Making it Personal: Handheld Foods and Adaptive Tools
Independent eating provides dignity and a sense of control that encourages nutrition and healing.
For hospital patients and elderly people in care communities, self-feeding improves quality of life. Those who choose what to eat and enjoy the experience tend to eat more, promoting healing and mental well-being.
Handheld food and adaptive equipment are two ways caregivers can promote mealtime independence that helps to prevent unwanted weight loss and other negative outcomes. Here is a closer look at each:
The importance of handheld food
Health issues and cognitive decline can affect a person’s ability to eat easily. Eating can be agony for someone unable to scoop floating cereal from the bowl or keep a spoon steady from table to mouth.
Often, people with such difficulties will resist eating or stop going to the dining room, says Tiffany Nabozny, RD, LD, of the Gordon Food Service Nutrition Resource Center. As a result, food consumption declines, leading to weight loss, risk of infection and delayed wound healing. People also miss out on the social aspect of eating with friends. She suggests portable, bite-sized foods so people can either eat without utensils or grab food they can eat where they are comfortable, also known as handheld foods:
- Breakfast sandwiches
- Muffin cups
- Spaghetti spinach frittatas
- Tuna mac and cheese bites
- Cake pops
Customers are invited to visit Gordon Experience for a sampling of finger foods recipes and creative ideas to provide calorie-rich, nutritious foods. Go to Gordon Experience > Resources > Health and Wellness > Memory Care.
The importance of adaptive equipment
Lifting a spoon or handling a fork and knife are second nature for most. When those skills diminish, healthcare and senior care foodservice managers must be aware how adaptive utensils, dishware and cups can help.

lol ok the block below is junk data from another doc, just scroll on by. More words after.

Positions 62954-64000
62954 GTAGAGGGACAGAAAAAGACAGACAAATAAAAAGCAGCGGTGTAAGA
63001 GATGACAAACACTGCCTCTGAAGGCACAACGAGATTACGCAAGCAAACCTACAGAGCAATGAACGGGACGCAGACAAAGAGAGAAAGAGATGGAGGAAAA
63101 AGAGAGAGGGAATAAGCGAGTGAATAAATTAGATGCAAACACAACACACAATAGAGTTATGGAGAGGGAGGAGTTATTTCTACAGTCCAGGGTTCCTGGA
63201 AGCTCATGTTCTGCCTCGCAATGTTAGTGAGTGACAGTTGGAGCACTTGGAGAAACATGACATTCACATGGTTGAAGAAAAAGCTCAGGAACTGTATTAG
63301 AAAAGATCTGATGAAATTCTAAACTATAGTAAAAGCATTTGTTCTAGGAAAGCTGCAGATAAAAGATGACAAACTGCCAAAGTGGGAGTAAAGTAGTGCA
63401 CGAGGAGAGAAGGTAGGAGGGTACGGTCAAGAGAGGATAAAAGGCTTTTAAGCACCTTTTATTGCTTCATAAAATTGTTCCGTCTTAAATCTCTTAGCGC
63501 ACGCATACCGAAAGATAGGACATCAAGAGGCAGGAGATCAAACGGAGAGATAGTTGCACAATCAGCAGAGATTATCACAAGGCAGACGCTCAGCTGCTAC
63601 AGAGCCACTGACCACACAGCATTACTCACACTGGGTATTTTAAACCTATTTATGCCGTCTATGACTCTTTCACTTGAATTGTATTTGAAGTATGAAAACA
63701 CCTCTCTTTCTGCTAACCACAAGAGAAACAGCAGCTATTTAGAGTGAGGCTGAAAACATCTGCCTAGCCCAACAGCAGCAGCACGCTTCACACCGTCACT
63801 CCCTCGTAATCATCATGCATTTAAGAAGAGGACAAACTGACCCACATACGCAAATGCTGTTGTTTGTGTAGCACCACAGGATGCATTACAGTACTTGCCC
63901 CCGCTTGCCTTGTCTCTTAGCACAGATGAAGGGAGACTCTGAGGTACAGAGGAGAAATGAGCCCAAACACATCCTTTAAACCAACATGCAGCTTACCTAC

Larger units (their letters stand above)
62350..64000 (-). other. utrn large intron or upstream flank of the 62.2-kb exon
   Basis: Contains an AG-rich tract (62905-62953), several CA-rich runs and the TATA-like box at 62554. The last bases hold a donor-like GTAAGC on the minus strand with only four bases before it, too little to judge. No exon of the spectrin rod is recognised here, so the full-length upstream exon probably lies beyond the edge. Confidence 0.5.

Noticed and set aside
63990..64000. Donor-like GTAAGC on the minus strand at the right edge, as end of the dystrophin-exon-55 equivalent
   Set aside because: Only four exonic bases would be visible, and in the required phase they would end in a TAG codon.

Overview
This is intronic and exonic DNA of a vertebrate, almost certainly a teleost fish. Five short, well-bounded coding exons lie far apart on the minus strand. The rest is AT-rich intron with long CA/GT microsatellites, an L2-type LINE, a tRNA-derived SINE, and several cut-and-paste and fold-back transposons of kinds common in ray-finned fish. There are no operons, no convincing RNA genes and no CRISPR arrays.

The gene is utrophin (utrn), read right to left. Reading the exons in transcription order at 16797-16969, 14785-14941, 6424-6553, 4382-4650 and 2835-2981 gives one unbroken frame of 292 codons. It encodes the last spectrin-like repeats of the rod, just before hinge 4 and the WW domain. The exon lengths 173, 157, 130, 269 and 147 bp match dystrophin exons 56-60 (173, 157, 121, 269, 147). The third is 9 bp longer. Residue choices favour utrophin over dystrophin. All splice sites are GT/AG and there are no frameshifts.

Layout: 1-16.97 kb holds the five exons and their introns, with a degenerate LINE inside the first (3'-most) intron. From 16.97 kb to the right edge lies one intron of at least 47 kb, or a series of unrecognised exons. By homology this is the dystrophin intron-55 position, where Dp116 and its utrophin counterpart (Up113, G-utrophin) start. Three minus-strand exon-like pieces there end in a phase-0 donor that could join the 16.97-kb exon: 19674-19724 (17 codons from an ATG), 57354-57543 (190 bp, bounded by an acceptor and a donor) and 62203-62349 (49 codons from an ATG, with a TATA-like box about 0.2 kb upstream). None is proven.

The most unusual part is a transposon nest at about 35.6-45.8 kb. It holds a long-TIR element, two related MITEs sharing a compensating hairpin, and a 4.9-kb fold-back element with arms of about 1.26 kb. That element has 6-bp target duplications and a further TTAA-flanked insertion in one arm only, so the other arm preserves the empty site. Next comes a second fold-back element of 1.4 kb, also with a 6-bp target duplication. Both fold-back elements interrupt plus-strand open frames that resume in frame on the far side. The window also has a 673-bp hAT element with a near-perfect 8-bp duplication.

These tools not only avoid the embarrassment of needing someone to provide feeding assistance, they enhance safety by reinforcing proper head and neck position when swallowing and controlling the amount people swallow.
“The goal is to get the individual to eat, and the key word is individual,” says Samantha Thelen, the Regional Director of Operations for Michigan-based Leisure Living. Different tools work for different individuals.
She recommends using plates with lipped edges or plate guards or even using scoop bowls to help people with motor-skill difficulties get food on a fork or spoon. She also urges using colored plates that provide contrast with foods to help those who have problems with vision or focus.
Here are some other adaptive tools that promote self-feeding:
Dishes. Divided plates keep foods apart and aid in scooping.
Utensils. Built-up, easy-grip handles and/or angled and swivel handles help people with dexterity issues.
Cups and glasses. Easy-grip and two-handled vessels control the flow of liquid into the mouth, Nose cut-outs make it easier for people with range-of-motion difficulties to tip a cup to their lips.
Straws. Adaptive straws with extra length and flexibility allow people to drink on their own.
Placemats. Non-slip placemats or table coverings keep plates within reach.
Promoting a sense of self
Customizing the care to a person’s needs not only improves quality of life, it delivers on the person-centered care required by the Centers for Medicare & Medicaid Services (CMS) Final Rule.
Giving people control over normal, everyday activities such as eating not only helps them get the calories and nutrients they need, but it helps them maintain dignity and a sense of self.